At first I was more travelling salesman than artist. Every few days in the summer I would load the car with a selection of art cards and a few black and white prints and head across the Island to stock the shelves of gift shops from Campbell River to Victoria. Luckily in the mid nineties there was a good reception for wildlife images and the prints and originals sold fairly well allowing the purchase of a house on Main Street in Tofino right beside the Village office. (There is a parking lot on that location now).
The living room in the new house was redesigned to be my studio but I did not quite expect the number of interruptions I began receiving. People from my past, some friends and some I hardly knew showed up almost daily. It turned out having a house in Tofino had its draw backs. I had a particularly frustrating day in mid February when I squeezed out paint eight times and never actually touched a brush to the canvas. Signs on the door where totally ineffective.
The solution was to find a work space that was a little further off the beaten track. When a cabin on Wickaninnish Island was offered as a temporary studio I jumped at the chance. For three winters I packed easels and paints into my Zodiac and crossed the swells to the outer exposed side of the Island. With the open Pacific pounding up the rocks under the cabin floor this was a dream studio for a guy that loves to paint waves and stormy seas. But it was those stormy seas that almost ended my career when one night in mid March of 1991 a huge rogue wave flipped my boat and its contents upside-down on a reef a hundred meters off the island. After that close call I realized I might be better off in slightly more sheltered waters. When Valerie Langer said she was thinking of selling her floathouse I went to the bank and bought it the next day. It needed some work and was partially submerged but with Remote Passage’s first new Zodiac we towed it to the head of Lemmens Inlet where it has been moored for 23 years.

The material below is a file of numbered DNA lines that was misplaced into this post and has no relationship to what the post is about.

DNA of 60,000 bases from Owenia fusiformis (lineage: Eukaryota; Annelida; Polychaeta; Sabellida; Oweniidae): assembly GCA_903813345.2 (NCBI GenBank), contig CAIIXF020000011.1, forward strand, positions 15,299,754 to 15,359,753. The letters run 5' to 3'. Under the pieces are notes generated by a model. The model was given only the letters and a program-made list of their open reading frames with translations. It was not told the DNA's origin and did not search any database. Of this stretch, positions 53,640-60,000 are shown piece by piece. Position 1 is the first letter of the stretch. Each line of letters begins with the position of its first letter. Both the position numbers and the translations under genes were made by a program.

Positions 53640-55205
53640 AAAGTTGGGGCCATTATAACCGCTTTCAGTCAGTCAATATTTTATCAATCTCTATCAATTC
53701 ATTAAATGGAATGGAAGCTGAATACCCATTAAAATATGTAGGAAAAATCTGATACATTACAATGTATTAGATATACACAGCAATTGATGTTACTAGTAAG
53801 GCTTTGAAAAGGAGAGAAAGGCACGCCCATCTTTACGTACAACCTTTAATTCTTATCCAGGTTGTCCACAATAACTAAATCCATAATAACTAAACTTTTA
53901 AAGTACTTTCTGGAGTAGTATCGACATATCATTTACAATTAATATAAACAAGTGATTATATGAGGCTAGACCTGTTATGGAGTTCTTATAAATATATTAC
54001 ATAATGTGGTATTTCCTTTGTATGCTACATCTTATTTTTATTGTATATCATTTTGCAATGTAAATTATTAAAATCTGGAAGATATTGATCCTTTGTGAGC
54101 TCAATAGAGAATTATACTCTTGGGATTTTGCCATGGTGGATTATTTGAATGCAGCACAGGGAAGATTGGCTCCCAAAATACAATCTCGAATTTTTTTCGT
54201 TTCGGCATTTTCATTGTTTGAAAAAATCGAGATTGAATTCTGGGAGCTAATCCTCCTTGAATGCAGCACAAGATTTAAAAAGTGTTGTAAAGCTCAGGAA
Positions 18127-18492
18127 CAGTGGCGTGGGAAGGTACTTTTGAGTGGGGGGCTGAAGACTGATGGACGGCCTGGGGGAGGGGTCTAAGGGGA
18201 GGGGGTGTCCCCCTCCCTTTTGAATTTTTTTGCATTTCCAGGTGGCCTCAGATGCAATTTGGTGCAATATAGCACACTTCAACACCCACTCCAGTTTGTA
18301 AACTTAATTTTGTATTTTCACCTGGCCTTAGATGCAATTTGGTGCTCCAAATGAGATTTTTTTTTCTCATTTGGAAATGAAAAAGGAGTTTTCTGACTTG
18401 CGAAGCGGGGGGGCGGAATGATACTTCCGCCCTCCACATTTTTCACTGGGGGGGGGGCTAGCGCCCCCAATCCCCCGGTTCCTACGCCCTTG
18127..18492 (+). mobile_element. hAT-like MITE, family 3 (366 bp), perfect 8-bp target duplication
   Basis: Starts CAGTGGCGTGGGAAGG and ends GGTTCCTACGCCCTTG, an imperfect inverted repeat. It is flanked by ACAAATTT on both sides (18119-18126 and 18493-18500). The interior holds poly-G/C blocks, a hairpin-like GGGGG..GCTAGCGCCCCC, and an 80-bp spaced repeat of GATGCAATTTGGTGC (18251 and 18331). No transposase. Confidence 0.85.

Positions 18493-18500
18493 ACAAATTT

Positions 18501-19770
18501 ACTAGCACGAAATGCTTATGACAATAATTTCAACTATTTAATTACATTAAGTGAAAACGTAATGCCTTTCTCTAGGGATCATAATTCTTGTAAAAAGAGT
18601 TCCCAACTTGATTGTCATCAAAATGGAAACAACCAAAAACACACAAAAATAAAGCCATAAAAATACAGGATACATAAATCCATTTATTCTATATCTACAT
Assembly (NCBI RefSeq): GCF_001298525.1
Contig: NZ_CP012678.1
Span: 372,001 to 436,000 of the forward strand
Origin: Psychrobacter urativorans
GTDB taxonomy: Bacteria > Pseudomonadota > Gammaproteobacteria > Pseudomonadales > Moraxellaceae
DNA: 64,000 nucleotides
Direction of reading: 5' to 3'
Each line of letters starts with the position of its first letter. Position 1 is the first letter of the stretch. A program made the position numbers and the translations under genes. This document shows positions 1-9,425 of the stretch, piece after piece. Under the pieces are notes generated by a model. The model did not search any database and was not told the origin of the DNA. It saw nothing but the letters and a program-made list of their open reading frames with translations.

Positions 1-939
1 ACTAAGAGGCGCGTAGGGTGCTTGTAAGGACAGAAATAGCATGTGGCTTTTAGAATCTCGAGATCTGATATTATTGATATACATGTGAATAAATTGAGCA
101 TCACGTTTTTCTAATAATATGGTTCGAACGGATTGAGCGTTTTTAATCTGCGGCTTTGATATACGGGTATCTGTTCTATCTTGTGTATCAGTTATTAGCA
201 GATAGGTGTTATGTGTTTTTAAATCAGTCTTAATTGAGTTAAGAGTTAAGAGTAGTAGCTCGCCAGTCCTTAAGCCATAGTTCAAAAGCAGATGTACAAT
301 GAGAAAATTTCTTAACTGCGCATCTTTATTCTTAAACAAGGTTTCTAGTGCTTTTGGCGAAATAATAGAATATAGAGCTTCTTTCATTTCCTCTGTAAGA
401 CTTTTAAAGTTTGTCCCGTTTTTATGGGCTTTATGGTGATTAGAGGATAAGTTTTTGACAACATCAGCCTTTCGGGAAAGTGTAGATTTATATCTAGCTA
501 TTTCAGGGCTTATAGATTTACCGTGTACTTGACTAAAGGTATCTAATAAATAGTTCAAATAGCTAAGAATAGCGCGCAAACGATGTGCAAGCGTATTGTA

In more recent times it has had a second level added and is now a fully functional studio and living space.
The plans to have a gallery have been simmering on the back burner for many years.
After doing hundreds of shows all over western Canada and the US, it has always made sense to save the time and energy by displaying my work closer to home. Many fellow artists have opened their own gallery only to regret the move when their creative time became heavily restricted. Waiting for the right person to help manage the day to day running of a gallery finally ended three years ago when Rino del Zoppo came wandering through Tofino from Australia. His computer and organizational skills were a perfect fit, not to mention his personable approach with visitors and his charming accent. So thirty years almost to the month of that arrival date in July 1984 the Mark Hobson Gallery on Campbell Street in Tofino has opened and seems to be the perfect location to showcase my passion for this magnificent outer Coast.